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A scene in the spectacular film FIVE FINGERS FOR MARSEILLES, treating post-Apartheid topics in a pop-cultural language with Western elements / Photo: FilmInitiativ

Cologne’s African Film Festival focuses on migration

The 16th Africa Film Festival Cologne holds from the 13th to the 23rd of September. This year’s focus is on intra-African migration and the festival presents 25 films which address the subject, chosen by FilmInitiativ, organizers of the festival, for good reasons.

Sixty-eight million people worldwide are refugees, most of them in their neighbouring countries. This applies to Africa, too, where only a small number of people aim for Europe, while about half of the world’s refugees are accommodated by the continent.

Yet, internal migration also means pressure to succeed and insecurity for the emigrants and grief and sorrow for those left behind. Highly topical is REVENIR, a film by David Fedele and Kumut Imesh. The Ivorian Imesh, who lives in France, retraces his escape route over the Niger up to the Mediterranean Sea – this time with a camera. REVENIR is a touching insight into the various societies and settings along the West African migratory route.

REVENIR, a film by David Fedele and Kumut Imesh details a solo journey across the West African migratory route through the Mediterranean to Europe. For years, the stories of West African migrants and refugees have been told through the lenses of foreign journalists. Now there is a story from the inside / Photo: FilmInitiativ

 

Camps, refugees and xenophobia

Refugee camps worldwide currently host 12 million people and some of the biggest camps are located in Africa. In WAREHOUSED, Asher Emmanuel shows the biggest African camp, Dadaab in Kenya (counting almost half a million people in 2011). Life at the camp is provisional, without prospects – and often under threat: of marauder attacks, but also of the state – or the local population.
Two films at the festival address emerging xenophobia in South Africa towards refugees and immigrants from Zimbabwe. VOETSEK! US, BROTHERS? (2017) focuses on the pogroms of 2008. Directress Andy Spitz also lets perpetrators have a say. And the feature film SINK by Brett Michael Innes (2016) follows an undocumented servant from Mozambique, who has to work in South Africa without any rights.

The forgotten war in Western Sahara, filming the resistance

A majority of the Sahrawi population also lives in refugee camps: in 1974 Moroccan and Mauritanian troops occupied Western Sahara and many Sahrawis fled to southern Algeria.

In four decades, schools and health facilities, cultural centres and gardens were created in the camps – and since 2003 an annual festival – FiSahara also. It now regularly produces films; 3 STOLEN CAMERAS was one that gained international attention – a portrait of Sahrawi media activists who denounce censorship in the region.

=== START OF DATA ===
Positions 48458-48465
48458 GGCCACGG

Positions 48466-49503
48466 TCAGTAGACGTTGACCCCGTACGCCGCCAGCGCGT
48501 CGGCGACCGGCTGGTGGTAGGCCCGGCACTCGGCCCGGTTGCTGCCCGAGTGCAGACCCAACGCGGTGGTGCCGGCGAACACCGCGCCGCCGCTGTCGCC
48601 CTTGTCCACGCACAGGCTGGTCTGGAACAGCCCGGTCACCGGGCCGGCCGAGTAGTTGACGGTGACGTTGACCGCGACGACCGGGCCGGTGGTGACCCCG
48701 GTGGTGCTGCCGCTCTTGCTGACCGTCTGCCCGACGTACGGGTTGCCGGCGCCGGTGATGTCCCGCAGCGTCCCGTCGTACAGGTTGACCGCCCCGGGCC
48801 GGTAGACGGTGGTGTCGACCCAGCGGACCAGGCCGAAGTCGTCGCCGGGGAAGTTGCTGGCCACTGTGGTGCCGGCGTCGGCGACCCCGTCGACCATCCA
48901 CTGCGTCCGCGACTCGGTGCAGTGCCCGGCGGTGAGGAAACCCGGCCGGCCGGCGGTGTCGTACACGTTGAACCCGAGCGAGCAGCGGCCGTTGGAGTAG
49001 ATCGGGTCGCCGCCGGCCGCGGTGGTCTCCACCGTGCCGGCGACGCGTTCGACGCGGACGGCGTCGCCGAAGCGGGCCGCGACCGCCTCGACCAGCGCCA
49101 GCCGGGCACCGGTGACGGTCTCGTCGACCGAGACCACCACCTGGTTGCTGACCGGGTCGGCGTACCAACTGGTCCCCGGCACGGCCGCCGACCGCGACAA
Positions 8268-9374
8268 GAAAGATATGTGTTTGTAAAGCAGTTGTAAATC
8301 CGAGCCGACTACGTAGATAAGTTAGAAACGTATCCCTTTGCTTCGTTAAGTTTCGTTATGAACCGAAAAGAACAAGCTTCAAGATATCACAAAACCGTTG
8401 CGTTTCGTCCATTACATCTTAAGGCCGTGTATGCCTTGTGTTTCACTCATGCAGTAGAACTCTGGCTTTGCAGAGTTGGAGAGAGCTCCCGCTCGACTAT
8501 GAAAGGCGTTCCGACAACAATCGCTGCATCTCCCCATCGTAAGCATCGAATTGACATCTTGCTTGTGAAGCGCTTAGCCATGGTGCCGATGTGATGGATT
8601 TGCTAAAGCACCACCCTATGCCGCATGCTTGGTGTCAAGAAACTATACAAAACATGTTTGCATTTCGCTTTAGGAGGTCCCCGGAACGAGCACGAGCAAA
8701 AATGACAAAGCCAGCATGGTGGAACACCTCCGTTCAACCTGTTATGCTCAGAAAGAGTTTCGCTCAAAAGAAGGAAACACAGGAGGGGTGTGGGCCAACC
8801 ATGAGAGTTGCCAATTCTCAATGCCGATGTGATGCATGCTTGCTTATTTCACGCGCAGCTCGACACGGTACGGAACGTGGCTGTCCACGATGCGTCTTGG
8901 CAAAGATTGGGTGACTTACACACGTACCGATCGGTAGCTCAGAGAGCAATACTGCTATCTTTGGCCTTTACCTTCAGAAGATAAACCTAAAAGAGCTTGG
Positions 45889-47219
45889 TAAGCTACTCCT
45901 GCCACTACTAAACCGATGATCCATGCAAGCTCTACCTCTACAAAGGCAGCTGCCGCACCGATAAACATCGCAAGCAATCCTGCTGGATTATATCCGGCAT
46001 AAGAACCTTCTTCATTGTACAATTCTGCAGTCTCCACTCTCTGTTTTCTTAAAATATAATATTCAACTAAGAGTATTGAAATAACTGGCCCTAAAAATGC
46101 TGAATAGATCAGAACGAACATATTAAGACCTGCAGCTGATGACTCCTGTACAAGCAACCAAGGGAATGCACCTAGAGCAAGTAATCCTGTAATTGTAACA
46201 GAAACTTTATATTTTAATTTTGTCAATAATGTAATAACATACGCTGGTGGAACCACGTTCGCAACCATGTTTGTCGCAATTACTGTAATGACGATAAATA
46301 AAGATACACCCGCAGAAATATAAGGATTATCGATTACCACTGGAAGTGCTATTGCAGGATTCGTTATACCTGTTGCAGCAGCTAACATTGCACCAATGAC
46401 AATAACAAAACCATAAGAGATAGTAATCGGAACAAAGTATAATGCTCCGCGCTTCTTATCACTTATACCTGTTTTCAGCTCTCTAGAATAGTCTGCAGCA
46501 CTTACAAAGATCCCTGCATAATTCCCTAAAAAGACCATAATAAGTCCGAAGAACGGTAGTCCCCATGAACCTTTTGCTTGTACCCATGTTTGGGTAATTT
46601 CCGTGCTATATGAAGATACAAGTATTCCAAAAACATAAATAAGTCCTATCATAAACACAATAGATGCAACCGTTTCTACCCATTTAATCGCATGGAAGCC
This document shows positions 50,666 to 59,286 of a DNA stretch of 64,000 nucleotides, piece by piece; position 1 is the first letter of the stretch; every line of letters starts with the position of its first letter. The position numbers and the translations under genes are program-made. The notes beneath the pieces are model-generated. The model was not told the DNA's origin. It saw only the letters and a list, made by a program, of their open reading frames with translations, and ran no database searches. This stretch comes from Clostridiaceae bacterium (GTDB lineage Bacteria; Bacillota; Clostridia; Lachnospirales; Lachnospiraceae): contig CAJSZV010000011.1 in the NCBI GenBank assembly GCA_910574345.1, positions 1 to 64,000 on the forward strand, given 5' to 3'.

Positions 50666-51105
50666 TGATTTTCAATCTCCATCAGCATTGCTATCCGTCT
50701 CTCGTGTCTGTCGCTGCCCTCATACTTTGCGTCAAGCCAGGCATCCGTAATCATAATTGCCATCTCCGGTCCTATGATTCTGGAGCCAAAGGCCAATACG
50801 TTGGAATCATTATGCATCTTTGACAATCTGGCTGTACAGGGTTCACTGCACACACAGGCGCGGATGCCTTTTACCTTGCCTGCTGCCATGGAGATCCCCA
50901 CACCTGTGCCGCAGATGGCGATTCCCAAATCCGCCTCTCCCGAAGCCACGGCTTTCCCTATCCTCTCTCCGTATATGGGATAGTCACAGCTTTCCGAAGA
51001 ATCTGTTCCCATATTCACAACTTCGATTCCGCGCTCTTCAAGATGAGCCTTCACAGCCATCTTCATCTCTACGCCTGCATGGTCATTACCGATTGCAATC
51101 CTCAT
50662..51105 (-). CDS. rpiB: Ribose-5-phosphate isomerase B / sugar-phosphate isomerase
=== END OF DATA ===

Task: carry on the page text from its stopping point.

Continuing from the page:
Critical filmmakers in Africa are often on the cusp of flight and emigration: in LENDEMAINS INCERTAINS the Burundian activist Eddy Munyaneza joins the protest against President Pierre Nkurunziza. Lately, he learns that his family fled to Rwanda to escape the violence. Similarly, KINSHASA MAKAMBO shows civil resistance against Joseph Kabila. Three activists are portrayed, of which one returns from exile and another – just out of prison – joins the protests again.


Rural and urban exodus

In large parts of Africa, the farmland is abandoned, former ways of living vanish and cities grow rapidly because of refugee movements and economic migration. Against this trend, Akande decides to leave the megacity Lagos for the Nigerian province in HAKKUNDE. There, the unemployed academic succeeds in establishing an environmentally friendly business. An optimistic film by Asurf Oluseyi.

Diverse perspectives

Beyond the focus (with the support of TURN: Fund for Artistic Cooperation between Germany and African Countries) the 16th Africa Film Festival Cologne offers a wealth of perspectives: new art house films by well-known Arab directors (VOLUBILIS by Faouzi Bensaidi, RAZZIA by Nabil Ayouch), feature film debuts such as the teenage dramas MAKI‘LA from Congo and DJON ÁFRICA from the Cape Verde Islands, and the spectacular film FIVE FINGERS FOR MARSEILLES, treating post-Apartheid topics in a pop-cultural language with Western elements.

The short films are also as varied as their countries of origin: ‘African Shorts’ makes a journey through the continent; other programmes are dedicated to the African diaspora, artistic-experimental approaches and the “afrofuturism”. The science fiction elements of this genre, but also the virtual-reality programme in the city library of Cologne dismiss the impression of a backward Africa. 

 

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